Fiber optics improve industrial controller communications
Optical fiber cables can answer the challenges of factory automation providing a robust, durable, high-bandwidth multimode means of communications. Termination has gotten easier.
Industrial controller communications may be improved with fiber optic cables. Optical fiber cables can answer the challenges of factory automation providing a robust, durable, high-bandwidth multimode means of communications.
Factory automation has existed since General Motors implemented its automation department in 1947. Since then, companies around the world have been saving time and money using various control systems to improve quality, accuracy, and precision. Today, caught in a wave of smartphones, mobile apps, digital maps, e-tickets, online registrations, and mobile banking, the "good ol' days" of paper and snail-mail seem to have disappeared. With too much to do in too little time, a growing need for efficiency fuels our insatiable hunger for the cutting edge, dictating the wild rhythm of urgency and immediacy.
Business efficiency, history
The first scientific efficiency standards for business were devised in the early 20th century by the legendary Frederick W. Taylor, who devoted his life to creating and promoting principles of scientific management and addressing competition through unyielding efficiency and improved performance. Taylor was the one of the first management consultants to many prominent firms, including Bethlehem Steel Corp., where he implemented production planning and performed real-time analysis of daily outputs and costs.
Automation of equipment and real-time data-sharing ushered in the next era of unlimited opportunity for improvements in manufacturing and industry. Combining electronics and switching in the 1960s, manual production was increasingly automated through computerization and data-driven decision-making. In 1969, Odo Stuger, longtime Allen Bradley engineer, and Richard Morley, a pioneer in the fields of computer design, automation, and technology trend forecasting, invented the PLC (programmable logic controller), forever advancing industrial automation and firmly embedding the idea of "industrial networking."
Industrial networking, Ethernet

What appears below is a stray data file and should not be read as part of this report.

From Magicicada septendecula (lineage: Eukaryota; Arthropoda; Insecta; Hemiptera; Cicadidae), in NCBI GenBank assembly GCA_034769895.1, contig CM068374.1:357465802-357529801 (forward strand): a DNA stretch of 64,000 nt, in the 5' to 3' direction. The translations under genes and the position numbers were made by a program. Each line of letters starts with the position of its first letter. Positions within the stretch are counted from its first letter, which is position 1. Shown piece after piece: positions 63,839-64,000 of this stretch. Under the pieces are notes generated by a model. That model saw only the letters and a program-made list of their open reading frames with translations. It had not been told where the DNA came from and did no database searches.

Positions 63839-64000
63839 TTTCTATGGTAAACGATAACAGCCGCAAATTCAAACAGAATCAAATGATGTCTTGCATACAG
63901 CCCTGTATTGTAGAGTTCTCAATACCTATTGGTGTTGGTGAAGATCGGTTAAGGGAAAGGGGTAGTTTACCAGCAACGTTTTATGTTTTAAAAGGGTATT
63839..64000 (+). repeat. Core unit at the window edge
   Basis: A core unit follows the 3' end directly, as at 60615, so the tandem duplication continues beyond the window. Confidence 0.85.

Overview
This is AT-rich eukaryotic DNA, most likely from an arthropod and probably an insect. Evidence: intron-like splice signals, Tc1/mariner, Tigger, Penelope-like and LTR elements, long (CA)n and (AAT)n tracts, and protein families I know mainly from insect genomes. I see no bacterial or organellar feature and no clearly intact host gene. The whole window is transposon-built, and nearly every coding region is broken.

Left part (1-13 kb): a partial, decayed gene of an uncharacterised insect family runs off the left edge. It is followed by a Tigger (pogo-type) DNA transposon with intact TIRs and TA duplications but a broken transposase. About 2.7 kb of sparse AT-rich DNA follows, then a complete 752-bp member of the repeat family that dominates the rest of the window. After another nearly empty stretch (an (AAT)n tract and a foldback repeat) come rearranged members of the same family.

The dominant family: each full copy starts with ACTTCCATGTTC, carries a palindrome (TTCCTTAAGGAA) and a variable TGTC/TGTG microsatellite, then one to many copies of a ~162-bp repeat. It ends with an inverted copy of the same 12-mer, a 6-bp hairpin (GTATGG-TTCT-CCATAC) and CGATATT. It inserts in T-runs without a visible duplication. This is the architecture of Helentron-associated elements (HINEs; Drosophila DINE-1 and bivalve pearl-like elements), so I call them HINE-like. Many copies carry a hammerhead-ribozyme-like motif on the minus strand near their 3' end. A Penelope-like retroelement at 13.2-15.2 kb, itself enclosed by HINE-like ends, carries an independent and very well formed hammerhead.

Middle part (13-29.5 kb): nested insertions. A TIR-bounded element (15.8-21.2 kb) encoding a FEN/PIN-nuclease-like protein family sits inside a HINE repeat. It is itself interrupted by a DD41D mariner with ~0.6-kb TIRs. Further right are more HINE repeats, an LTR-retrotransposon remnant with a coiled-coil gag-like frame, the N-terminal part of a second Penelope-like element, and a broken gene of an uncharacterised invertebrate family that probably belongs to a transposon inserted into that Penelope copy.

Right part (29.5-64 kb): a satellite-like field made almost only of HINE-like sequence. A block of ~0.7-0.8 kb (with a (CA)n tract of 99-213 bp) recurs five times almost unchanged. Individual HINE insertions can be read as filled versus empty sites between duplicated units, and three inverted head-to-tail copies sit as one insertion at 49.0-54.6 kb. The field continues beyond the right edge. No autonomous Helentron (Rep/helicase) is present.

Traditionally, factory networks were administered separately from enterprise networks. Enterprise networks include: e-mail networks, data routing, Internet and intranet servers, and more. In the past, they have communicated to each other via different protocols and different types of routers and switches. The implementation of Ethernet across all network layers allows a fast, reliable, real-time communication of data, allowing for managing and administration from bottom levels of the devices on the factory floor, up to wireless networks in the cloud.
The key advantage of an Ethernet solution is a higher bandwidth of the media carrying the data from the factory floor up to the manufacturing execution system (MES) or enterprise resource planning (ERP) layers of plant-area architecture.
Typically, copper cables cannot carry as much data over the network. Optical fiber cables can answer the challenges of factory automation providing a robust, durable, high-bandwidth multimode means of communications.
The factory floor often requires stability through varying harsh environments. Fiber optic cables can withstand:
- Widely fluctuating temperatures from -20 to +105 C (-4 to + 221 F)
- High vibration
- Exposure to common industrial oils and chemicals
- Exposure to severe electrical noise
- Situations where time for connector training is minimal
- Installations where technicians are not expert in optical fiber.
Termination of fiber optics can often waste time, so easy field termination capabilities are appreciated. Simple steps for field termination of fiber optic breakout cables involve:
- Stripping the water-blocked outer jacket material
- Crimping the connector directly onto the fiber optic coating for strong, solid connector retention
- Cleaving to create an optical finish on the fiber, using the special precision cleave tool with a diamond blade. This crucial, but simple step creates a near-perfect optical surface for low connector insertion loss. The cleaving step eliminates the tedious need to polish the fiber end-face.
Through this process, the messy adhesives or polishing equipment have been removed and the connectorized cable is ready to transmit at fast and gigabit Ethernet data rates.
- Natalia Juhasz is marketing analyst at OFS Optics; edited by Mark T. Hoske, content manager, CFE Media, Control Engineering, firstname.lastname@example.org.
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